There is an unusual state tax that you’ve likely never heard of because, according to the Vermont Department of Taxes, no one has paid any tax on it during the six years of its existence.

The Vermont Business Digital Business Entity Tax is a franchise tax that companies may elect to pay in lieu of the corporate income tax, but so far no one has made the election, and it likely is not advantageous for any company to do so. “Since this provision of law has gone into effect in 2010, no entity has elected to pay it,” Jeff Dooley, Lead Tax Policy Analyst for the Vermont Department of Taxes, told Bloomberg BNA on Aug. 15.

The Digital Business Entity Franchise Tax took effect Jan. 1, 2010. It’s a 0.02 percent tax of the current value of tangible and intangible assets, or a fixed dollar amount depending on the amount of authorized capital stock of a digital business entity doing business in the state.

The definition of a digital business entity is extremely narrow: an entity that only owes Vermont state taxes due to web page or internet site maintenance, but does not have any other Vermont property, payroll or sales liability for the tax year.

“We have very active tax practice with wide range of high-tech clients and no one has ever inquired about the Digital Business Tax, nor have I had occasion to consider whether it may be advantageous to one of our clients,” Roger Prescott, Director at Downs Rachin Martin PLLC's Burlington office, told Bloomberg BNA.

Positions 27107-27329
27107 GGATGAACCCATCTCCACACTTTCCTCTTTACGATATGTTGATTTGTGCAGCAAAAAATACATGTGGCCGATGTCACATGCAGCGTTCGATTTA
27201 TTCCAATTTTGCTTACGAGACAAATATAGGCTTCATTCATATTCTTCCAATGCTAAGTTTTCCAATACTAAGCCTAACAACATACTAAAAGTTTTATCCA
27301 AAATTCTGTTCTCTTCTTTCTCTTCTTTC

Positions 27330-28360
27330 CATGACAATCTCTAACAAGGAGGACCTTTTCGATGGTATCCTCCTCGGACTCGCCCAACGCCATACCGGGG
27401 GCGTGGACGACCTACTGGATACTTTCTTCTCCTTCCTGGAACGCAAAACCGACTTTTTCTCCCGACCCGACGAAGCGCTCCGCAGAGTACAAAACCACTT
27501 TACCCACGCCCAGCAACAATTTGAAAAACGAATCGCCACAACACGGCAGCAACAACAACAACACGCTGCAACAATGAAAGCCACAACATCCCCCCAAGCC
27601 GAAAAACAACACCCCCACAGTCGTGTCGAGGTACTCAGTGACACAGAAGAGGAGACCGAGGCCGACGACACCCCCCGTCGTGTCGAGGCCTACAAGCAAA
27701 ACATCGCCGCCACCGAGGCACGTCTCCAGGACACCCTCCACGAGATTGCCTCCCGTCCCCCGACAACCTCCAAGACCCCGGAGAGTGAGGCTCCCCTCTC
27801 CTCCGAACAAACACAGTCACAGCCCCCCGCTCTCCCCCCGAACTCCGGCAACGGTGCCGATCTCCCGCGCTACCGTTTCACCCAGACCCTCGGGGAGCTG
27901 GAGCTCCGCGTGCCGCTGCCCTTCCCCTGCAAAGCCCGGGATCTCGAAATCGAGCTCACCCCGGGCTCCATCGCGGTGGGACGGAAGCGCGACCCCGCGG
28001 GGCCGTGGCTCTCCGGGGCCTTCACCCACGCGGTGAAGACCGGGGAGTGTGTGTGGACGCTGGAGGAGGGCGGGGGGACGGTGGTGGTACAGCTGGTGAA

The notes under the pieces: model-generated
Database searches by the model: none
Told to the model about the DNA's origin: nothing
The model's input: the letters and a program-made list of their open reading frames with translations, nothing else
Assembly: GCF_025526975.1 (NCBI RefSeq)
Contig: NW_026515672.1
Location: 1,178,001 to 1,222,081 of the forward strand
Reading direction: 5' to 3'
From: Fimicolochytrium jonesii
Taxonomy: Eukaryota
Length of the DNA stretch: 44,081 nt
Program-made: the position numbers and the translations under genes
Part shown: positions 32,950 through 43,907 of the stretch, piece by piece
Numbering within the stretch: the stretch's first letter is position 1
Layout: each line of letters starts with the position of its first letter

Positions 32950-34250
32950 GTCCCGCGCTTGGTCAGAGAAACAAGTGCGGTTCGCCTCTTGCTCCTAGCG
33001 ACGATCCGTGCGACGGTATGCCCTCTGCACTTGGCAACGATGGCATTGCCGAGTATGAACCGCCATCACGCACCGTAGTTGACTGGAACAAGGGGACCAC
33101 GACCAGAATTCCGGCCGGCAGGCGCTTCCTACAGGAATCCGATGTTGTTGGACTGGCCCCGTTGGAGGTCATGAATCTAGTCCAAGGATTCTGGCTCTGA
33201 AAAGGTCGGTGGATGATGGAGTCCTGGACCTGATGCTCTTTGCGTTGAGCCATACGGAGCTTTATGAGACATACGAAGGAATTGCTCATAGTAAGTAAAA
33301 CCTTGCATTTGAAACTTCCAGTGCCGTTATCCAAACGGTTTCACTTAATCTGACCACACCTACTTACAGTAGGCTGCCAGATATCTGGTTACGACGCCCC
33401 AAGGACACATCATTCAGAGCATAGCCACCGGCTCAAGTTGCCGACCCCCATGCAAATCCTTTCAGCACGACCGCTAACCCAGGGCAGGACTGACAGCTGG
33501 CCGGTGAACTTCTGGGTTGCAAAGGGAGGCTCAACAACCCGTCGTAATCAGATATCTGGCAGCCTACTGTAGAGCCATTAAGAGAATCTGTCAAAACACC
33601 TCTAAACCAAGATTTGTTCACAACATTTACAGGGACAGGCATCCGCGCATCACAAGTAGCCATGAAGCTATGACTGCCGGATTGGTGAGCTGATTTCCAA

To complicate the situation, the Digital Business Entities Franchise Tax is supposed to be reported and paid in the same manner as the state corporate income tax, but neither the Vermont Department of Taxes website nor FORM CO-411, Instructions to the Vermont Corporate Income Tax Return, offer guidance on how to pay the franchise tax. “Because no corporation has ever elected to pay the tax, the Department has not produced any primary sources on this tax,” Dooley explained.

The actual liability a business can have under the Digital Business Entity Franchise Tax is between $250 and $500,000. The corporate tax rate for 2016 is between 6 percent and 8.5 percent. With that type of liability on the line, it’s easy to see why a company that could opt to pay a lower corporate income tax would do so.

For now, it looks like this ghost of a state franchise tax will haunt the Vermont Statutes until the state legislature puts it to rest once and for all.

Continue the discussion on Bloomberg BNA’s State Tax Group on LinkedIn: Have you ever heard of the Vermont Digital Business Entity Franchise Tax, and do you think it should remain in the Vermont Statutes? 

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